Rabbits who are killed for fur are raised on fur farms. Fur is not, contrary to popular opinion, a byproduct of the meat industry; because rabbits are killed for meat at a younger age than they are for fur, the rabbits who are raised for fur are raised and killed for an entirely different purpose and market than those in the meat industry.
A typical fur farm contains hundreds of animals in wire cages in open sheds. The cages are barren, with the exception of nesting boxes for some animals for part or all of the year. With no protection from bitter cold and intense heat, these animals can perish from hypothermia and heatstroke. Several animals can be confined inside each cage. Conditions on fur farms are nothing short of appalling. Cages are often filthy, with piles of feces accruing underneath. The waste attracts flies and other insects, and animals are often infested with parasites such as fleas and ticks. Dirty living conditions can cause bronchial and nasal infections, as well as mastitis, uterine infections, and mucosal inflammations.
The fur industry responds to the concerns of animal protection groups and the public by denying that such conditions exist. When shown undercover video of animals in fur farms, for instance, the industry has responded by maintaining that the videos are staged “snuff films” and that because the industry is regulated, no such abuse can exist. Yet there are no federal regulations regarding the treatment of animals while on the farm or during their slaughter.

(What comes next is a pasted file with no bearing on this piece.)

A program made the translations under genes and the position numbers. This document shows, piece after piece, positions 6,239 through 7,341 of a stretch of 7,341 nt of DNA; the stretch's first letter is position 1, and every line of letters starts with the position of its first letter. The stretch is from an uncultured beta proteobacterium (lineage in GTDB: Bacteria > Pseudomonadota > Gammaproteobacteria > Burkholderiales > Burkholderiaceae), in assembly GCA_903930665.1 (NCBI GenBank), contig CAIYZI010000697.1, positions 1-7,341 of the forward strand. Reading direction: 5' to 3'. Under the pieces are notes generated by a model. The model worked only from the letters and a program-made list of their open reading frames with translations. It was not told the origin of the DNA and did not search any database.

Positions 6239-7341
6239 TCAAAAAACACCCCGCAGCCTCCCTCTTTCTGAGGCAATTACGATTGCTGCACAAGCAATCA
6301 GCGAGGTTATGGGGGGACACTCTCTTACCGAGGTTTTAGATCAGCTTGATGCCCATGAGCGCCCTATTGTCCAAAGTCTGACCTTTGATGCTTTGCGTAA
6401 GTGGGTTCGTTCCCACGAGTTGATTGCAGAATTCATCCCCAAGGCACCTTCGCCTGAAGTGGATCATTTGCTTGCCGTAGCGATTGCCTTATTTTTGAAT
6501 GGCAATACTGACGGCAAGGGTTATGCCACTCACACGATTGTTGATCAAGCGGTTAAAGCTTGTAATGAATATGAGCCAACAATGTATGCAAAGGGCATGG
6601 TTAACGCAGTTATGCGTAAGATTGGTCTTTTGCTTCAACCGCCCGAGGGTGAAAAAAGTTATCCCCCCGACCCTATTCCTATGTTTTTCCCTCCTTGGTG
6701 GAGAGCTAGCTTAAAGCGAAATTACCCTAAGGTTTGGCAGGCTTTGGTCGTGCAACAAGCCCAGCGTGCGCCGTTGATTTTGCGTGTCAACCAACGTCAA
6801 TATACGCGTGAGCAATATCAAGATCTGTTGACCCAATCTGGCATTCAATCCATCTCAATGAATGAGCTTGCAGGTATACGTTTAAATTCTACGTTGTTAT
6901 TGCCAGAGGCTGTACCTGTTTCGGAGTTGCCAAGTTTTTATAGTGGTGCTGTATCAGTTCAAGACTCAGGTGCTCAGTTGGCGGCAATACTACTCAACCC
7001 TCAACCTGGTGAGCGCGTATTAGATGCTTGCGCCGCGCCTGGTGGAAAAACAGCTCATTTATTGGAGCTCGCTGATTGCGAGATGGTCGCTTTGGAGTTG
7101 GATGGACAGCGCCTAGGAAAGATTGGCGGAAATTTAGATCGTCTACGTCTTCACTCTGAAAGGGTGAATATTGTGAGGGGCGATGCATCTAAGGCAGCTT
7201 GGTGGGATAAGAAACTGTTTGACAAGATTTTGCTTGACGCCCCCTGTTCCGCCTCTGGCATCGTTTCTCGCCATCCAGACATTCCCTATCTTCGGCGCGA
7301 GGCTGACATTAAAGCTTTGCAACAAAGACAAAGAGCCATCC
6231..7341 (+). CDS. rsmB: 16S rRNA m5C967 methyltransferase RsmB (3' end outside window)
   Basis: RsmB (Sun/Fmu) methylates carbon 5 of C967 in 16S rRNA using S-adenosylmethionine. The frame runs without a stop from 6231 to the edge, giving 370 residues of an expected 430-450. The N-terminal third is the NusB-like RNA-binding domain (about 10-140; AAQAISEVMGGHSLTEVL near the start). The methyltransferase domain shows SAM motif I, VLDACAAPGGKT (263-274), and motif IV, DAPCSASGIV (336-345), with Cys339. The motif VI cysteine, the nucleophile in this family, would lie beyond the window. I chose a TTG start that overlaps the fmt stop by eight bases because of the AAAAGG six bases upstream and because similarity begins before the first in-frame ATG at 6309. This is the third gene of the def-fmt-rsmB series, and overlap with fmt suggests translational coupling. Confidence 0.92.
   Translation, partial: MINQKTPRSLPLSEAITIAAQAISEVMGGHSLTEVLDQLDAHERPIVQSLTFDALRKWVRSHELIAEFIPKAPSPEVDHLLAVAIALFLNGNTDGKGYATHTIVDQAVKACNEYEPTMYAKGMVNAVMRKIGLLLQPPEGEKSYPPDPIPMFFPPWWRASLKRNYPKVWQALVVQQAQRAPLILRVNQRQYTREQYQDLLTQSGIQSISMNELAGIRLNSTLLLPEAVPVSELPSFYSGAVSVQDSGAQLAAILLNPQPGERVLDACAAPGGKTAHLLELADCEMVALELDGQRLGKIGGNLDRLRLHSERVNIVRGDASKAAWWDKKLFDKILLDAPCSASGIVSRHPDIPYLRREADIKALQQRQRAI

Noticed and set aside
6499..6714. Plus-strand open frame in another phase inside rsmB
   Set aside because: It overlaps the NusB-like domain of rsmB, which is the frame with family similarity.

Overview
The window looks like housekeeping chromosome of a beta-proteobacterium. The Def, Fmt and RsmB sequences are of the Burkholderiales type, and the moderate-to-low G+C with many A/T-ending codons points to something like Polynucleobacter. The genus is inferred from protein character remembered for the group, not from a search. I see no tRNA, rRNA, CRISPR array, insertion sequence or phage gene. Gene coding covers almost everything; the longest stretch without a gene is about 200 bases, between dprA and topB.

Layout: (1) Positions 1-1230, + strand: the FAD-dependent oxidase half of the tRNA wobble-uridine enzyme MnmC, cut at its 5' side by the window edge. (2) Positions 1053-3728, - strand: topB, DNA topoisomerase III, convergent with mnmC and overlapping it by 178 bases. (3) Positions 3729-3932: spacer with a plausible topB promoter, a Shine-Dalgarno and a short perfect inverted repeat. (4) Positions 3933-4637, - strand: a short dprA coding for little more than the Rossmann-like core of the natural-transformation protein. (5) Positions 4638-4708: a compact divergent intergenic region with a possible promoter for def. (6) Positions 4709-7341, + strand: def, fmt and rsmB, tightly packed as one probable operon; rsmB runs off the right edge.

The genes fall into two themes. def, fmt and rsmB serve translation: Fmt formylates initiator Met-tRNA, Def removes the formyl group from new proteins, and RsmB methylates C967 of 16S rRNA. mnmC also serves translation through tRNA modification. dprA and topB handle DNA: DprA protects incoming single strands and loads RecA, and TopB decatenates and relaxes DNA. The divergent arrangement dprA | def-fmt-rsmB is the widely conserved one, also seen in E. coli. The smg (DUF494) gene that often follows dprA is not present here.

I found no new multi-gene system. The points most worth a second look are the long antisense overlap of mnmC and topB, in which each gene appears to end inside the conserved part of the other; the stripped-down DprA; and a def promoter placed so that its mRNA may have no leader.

Intensive confinement on fur farms prevents the animals from engaging in virtually all of their natural behaviors, including digging, running, interacting socially, avoiding aggression or harassment, and foraging. This leads to a lifetime of intense frustration, which causes many animals to mutilate themselves, cannibalize their cage mates, or perform stereotypic behaviors such as compulsively pacing back and forth, bobbing their heads, or circling over and over. Some breeding animals may also kill their babies.
Animals are ready for slaughter when they are about seven to ten months of age. Fur producers may kill animals in a variety of ways. They may break the necks of smaller animals such as rabbits. They may inject them with poison or pesticides; and the animals may gasp and cry out. The American Veterinary Medical Association (AVMA) has characterized the use of chloral hydrate as “unacceptable in dogs, cats, and small mammals.” Yet the fur industry maintains that it follows strict guidelines established by the American Veterinary Medical Association. Animals may also be gassed; up to fifty can be put into a single “killing box” at once and it is filled with carbon dioxide. Studies have documented animals trying to get out and gasping for air in these killing boxes. And producers may also use carbon monoxide from vehicle exhaust pipes, creating a prolonged, agonizing death for animals who struggle to escape and suffer convulsions.